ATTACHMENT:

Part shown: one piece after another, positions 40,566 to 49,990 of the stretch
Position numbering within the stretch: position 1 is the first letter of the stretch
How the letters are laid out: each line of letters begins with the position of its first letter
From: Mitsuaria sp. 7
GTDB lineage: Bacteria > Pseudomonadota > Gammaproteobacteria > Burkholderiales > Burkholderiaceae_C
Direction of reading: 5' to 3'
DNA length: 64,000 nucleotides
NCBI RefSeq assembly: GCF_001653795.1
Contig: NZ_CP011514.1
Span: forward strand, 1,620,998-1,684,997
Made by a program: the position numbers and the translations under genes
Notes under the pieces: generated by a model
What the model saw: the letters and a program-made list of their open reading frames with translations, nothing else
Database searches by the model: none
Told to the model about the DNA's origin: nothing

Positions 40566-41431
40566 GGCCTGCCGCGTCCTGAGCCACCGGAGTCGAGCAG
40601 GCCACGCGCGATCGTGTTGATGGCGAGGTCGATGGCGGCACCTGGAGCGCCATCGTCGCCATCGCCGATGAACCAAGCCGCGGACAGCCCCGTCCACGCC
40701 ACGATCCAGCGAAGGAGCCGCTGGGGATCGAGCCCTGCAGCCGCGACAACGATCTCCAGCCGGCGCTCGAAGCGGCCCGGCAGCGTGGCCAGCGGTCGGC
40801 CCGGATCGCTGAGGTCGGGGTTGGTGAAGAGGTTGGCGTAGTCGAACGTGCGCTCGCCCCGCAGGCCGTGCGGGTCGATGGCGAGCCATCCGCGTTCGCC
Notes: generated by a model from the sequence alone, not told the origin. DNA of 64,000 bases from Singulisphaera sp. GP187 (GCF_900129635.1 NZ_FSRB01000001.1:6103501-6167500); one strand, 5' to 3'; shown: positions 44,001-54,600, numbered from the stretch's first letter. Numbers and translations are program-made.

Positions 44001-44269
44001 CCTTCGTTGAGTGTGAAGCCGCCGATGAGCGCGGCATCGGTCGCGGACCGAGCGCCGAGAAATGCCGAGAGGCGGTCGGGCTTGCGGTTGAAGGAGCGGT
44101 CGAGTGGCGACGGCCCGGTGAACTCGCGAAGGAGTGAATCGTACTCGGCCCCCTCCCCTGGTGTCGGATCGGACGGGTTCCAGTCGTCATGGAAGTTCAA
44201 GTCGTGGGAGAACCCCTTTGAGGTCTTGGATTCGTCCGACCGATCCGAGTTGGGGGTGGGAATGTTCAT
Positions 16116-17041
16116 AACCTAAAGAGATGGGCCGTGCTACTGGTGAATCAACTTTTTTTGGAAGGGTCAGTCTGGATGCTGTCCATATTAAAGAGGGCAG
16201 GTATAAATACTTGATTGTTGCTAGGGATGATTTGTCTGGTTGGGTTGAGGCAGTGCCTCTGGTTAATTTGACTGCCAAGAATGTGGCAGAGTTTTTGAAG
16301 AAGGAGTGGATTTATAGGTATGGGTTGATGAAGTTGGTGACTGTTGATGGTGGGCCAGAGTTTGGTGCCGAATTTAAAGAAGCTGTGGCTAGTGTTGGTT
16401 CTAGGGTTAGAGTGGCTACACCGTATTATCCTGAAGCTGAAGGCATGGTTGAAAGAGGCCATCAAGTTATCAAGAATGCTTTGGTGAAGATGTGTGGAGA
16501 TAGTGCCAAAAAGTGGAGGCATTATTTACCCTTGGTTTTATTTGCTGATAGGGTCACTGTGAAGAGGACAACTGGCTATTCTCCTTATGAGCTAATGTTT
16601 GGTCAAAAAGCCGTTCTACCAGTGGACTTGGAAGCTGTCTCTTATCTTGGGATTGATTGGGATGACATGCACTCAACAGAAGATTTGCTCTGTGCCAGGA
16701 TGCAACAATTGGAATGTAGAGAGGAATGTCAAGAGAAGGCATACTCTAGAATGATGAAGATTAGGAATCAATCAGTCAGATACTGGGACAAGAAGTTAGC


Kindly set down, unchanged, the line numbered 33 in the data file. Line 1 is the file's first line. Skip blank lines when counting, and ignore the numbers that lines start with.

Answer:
16701 TGCAACAATTGGAATGTAGAGAGGAATGTCAAGAGAAGGCATACTCTAGAATGATGAAGATTAGGAATCAATCAGTCAGATACTGGGACAAGAAGTTAGC